Tax Policy Update

June 12, 2018

Pardon Our Dust

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President Trump

“Your tax lady. She really hates the U.S.”

– President Donald Trumpsaid to EU Commissioner Jean-Claude Juncker at the G7 summit, referring to EU Competition Commissioner Margrethe Vestager.

President Trump did not have a great time at the G7 summit, as allies gathered to work their way through a host of thorny issues such as trade, Iran, climate change, and the future of NATO. Trump’s comment about the EU “tax lady” is likely a response to Vestager’s targeting of U.S. multinationals for their alleged tax violations. Back in 2016, the EU imposed a €13 billion fine on Apple for receiving illegal state aid from Ireland.

Legislative Landscape

GILTI Until Proven Innocent. Rep. Peter DeFazio rel=”noopener noreferrer” (D-OR) introduced the Per-Country Minimum Act (H.R. 6015), a bill that would require companies subject to the Global Intangible Low Tax Income (GILTI) provision to calculate their tax liability on a per-country basis. Under the 2017 GOP tax law, the minimum tax is calculated based on the average of profits made across countries — this approach, according to DeFazio, will only continue to encourage profit shifting and the outsourcing of jobs. DeFazio’s bill would also end the ability for companies to take a 10-percent deduction for their tangible assets before calculating their foreign minimum tax.

Press “1” for Technical Assistance. If only it were that easy to get some technical corrections to the 2017 tax law. It’s becoming increasingly unlikely that a technical corrections bill will see the light of day before the November elections. House Ways and Means Chairman Kevin Brady (R-TX) has already said that the corrections would not be hitching a ride with the FAA reauthorization bill. Last week, Rep. Peter Roskam (R-IL) told an audience that there was no bipartisan support to move the ball forward in the near term. Ways and Means Ranking Member Richard Neal (D-MA) would like to hold hearings on any proposed fixes and other changes to the tax law before giving his support. Although lawmakers are sitting still on technical corrections, committee staff remains fully engaged in talks. There’s reportedly a list of corrections being circulated among the staffers.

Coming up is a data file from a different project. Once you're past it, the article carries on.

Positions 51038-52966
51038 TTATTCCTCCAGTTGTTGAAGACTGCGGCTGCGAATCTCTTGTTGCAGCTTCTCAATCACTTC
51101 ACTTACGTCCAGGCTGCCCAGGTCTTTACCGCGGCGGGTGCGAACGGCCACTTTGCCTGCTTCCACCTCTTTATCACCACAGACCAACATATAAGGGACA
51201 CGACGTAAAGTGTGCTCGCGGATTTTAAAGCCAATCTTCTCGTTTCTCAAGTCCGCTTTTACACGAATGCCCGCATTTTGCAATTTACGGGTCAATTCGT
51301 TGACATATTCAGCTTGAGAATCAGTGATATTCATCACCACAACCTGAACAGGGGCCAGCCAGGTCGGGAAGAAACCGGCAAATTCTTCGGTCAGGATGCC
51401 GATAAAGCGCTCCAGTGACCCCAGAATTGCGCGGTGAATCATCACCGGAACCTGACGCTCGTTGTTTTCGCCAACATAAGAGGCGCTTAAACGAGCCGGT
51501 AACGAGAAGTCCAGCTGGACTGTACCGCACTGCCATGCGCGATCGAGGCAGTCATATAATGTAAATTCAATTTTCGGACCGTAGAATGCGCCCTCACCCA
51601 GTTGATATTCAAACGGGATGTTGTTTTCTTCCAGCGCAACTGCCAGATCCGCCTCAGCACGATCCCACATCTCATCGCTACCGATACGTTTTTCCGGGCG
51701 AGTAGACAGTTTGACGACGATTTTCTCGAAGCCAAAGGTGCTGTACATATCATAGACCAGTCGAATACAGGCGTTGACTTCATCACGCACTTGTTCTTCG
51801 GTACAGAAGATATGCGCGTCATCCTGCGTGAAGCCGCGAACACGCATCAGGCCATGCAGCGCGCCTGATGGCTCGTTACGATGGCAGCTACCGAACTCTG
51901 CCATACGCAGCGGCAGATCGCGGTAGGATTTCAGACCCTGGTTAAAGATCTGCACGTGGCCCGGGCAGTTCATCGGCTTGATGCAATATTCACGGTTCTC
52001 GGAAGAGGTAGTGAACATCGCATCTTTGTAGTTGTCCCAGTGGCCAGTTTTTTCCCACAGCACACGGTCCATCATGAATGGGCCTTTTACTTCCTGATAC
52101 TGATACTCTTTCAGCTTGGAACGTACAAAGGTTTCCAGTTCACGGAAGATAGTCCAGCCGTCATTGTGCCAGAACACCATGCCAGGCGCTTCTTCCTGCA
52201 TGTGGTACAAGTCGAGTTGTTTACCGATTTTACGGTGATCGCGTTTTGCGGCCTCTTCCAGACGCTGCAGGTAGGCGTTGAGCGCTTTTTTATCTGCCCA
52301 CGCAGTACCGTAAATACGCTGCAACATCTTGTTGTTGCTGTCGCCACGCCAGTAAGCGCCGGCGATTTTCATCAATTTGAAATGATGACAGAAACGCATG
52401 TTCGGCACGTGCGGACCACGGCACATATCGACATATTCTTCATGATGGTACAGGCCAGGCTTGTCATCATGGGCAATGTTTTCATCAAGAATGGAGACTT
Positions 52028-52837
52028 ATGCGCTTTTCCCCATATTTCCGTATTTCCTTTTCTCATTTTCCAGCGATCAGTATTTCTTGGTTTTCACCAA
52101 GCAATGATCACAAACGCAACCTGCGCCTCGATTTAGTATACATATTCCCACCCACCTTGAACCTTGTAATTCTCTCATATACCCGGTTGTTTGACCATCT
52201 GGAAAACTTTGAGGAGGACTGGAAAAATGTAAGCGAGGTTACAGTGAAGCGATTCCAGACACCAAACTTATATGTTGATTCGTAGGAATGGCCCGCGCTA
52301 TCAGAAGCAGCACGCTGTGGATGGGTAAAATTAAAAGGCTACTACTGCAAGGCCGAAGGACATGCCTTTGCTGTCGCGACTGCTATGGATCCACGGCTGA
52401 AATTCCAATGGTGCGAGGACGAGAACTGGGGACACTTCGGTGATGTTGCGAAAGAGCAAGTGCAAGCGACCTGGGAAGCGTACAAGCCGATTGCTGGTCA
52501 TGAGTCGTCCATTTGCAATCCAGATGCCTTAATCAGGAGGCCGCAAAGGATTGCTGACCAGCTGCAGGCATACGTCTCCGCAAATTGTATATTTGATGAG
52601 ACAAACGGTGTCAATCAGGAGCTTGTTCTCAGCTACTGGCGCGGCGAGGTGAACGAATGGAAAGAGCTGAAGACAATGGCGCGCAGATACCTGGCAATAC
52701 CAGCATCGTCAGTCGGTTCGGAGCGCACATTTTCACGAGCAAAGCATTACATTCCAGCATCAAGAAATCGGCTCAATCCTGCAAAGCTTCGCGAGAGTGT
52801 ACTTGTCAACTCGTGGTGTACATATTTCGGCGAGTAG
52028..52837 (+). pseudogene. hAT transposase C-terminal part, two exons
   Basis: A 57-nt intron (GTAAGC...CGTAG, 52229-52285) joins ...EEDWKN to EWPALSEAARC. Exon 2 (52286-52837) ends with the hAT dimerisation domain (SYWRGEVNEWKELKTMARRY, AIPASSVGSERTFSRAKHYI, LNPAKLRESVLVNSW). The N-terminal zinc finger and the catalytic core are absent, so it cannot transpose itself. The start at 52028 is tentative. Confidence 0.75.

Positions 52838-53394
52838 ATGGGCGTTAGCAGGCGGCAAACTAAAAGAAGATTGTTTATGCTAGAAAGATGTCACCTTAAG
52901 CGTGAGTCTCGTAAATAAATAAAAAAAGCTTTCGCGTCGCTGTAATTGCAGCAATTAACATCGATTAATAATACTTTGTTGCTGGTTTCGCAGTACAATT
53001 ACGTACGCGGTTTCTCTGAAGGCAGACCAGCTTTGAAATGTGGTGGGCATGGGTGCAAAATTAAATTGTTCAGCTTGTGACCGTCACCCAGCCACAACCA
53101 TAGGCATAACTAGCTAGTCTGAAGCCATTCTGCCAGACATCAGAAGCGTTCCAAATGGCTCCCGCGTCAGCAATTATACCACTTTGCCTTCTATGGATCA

Two potential corrections have been in the news recently. First, business groups have been pushing for a fix to the so-called “retail glitch” that extends the depreciation period for remodeling and other improvement costs over a 39-year window. Second, the 2017 tax law inadvertently eliminates the ability of sexual harassment victims to deduct their legal expenses. Since committee staffers have acknowledged these two mistakes, they will likely fix the provisions in any forthcoming technical corrections package.

Brady to Decouple HSAs from Tax Reform 2.0. House Ways and Means Chairman Kevin Brady announced plans to expand health savings accounts (HSAs) via a standalone bill, apart from the Tax Reform 2.0 effort.

The new HSA legislation will build off on changes passed by the House last year, allowing HSA funds to be used to purchase over-the-counter medicine. The package may include policies to expand Consumer Directed Health Plans and raise contribution limits.

Brady’s decision to move the HSA bill separately may signal a more bipartisan approach. Though, during last week’s health subcommittee hearings, several Democrats expressed skepticism that expanding HSAs would help drive down healthcare costs for consumers. 

First Minibus Moves Out of House. On June 8, the House passed, 235-179, its first “minibus” spending bill for fiscal year 2019. The package covers appropriations for Energy-Water, Legislative Branch, and Milcon-VA — the least controversial spending measures in the annual 12-bill lineup.

The House Appropriations Committee will soon release text to the FY 2019 Labor-HHS-Education spending bill, usually the largest and toughest appropriations bill to pass.

Meanwhile, the Senate Appropriations Committee is moving right along with three markups this week: (1) Interior-EPA; (2) Legislative Branch; and (3) Commerce-Science-Justice. To date, the full committee has approved the following FY 2019 spending bills: (1) Milcon-VA; (2) Transportation-HUD; (3) Agriculture; and (4) Energy-Water. The full Senate has yet to take up any of these bills. Last week, Senate Majority Leader Mitch McConnell (R-KY) canceled three weeks of August recess to get lawmakers to stay behind in Washington and finish work on the FY 2019 appropriations process. Such a move also forces Democrats who are up for re-election this year to choose between campaigning and legislating.

Regulatory World

IRS to Issue Major Tax Regulations Between September and December. Ken Wood, deputy associate chief counsel (International) at the IRS, said at a conference last week that the agency is planning to release a slew of regulations between September and December that will address “all major portions” of the 2017 tax law.